It would be the height of understatement to say Zenith are known for their chronographs. In fact, with the exception of one literally out-of-this-world competitor, their reputation is almost synonymous with hi-beats and elapsed intervals. Undoubtedly, the El Primero range comprises the manufacture’s primary notoriety. Hey, if you can’t actually be first, just name it that (I jest). However, it says a lot that their back-seat contract-military offering is actually more attractive than many brand’s foremost efforts. I give you the purposeful, practical, aviation-borne CP-2.
There’s a lot to be said for getting the proportions just right in any watch. You don’t want oversized pushers. The bezel shouldn’t be too thick. Big-eye subs are just outright sexy. That’s definitely the case in this dual register 30-minute counter. Then there’s the vaguely-utilitarian yet artfully shaped shovel of lume at the top of the seconds hand. The undersized sans serif font. Watchmaking is about details, but even ‘simple’ watches are made or broken in the execution of their details. This one is the former. Though the CP-2 was created for the Italian Air Force (AMI), civilian versions were also retailed. This is one lovely example of just that. Zenith’s similar issued CP-2 went to AMI pilots. Interestingly, Leonidas CP-2s would have been issued to a helicopter pilots in period. This civilian variant is, in essence, just the Zenith CP-2 with a bit less engraving on the back.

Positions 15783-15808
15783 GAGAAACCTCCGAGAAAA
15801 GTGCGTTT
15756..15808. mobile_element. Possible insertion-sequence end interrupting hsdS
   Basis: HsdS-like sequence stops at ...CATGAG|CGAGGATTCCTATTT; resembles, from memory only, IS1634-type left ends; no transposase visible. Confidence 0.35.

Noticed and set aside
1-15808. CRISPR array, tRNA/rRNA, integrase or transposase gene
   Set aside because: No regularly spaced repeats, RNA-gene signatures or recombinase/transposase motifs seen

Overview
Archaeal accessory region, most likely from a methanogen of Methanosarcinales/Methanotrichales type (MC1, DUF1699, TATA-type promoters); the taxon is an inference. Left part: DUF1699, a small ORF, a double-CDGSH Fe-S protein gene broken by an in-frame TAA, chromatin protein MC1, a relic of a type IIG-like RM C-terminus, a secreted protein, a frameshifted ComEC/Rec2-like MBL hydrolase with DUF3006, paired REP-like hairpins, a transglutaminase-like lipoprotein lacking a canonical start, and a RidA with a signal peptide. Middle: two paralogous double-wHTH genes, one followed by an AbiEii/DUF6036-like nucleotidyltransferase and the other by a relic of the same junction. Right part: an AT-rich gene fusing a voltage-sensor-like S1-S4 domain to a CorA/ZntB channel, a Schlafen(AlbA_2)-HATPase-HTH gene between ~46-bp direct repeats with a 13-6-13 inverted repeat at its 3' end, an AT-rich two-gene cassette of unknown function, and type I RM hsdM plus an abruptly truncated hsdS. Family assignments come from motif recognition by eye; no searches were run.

One last detail I always enjoy is the manual Martel 146 DP movement. It’s surprisingly aesthetic for the workhorse. Zenith and Martel went way back in a love triangle that involved Universal Genève, but the result is an unfussy and robust column wheel chronograph with a Breguet hairspring, shock protection, anti-magnetic iron cap, and rhodium plating. Function, when taken to an extreme, is often beautiful.
This example has a sharp, unpolished 42.5mm case. The pushers are original. Its lume is evenly yellowed with a big orange triangle as these should be, all fully intact. There is a pin-size breakage on the hour lume. The movement is clear of corrosion and it comes with warranty. It is sold by ACM, but not through their main site. They have a few pieces on Chrono24 which, I’m guessing, weren’t quite right for their current image in the independent limelight. They’re beautiful and not advertised, but still come from one of the best names around. So browse their C24 listings as well.
Find this CP-2 here on Chrono24 for 12850 USD.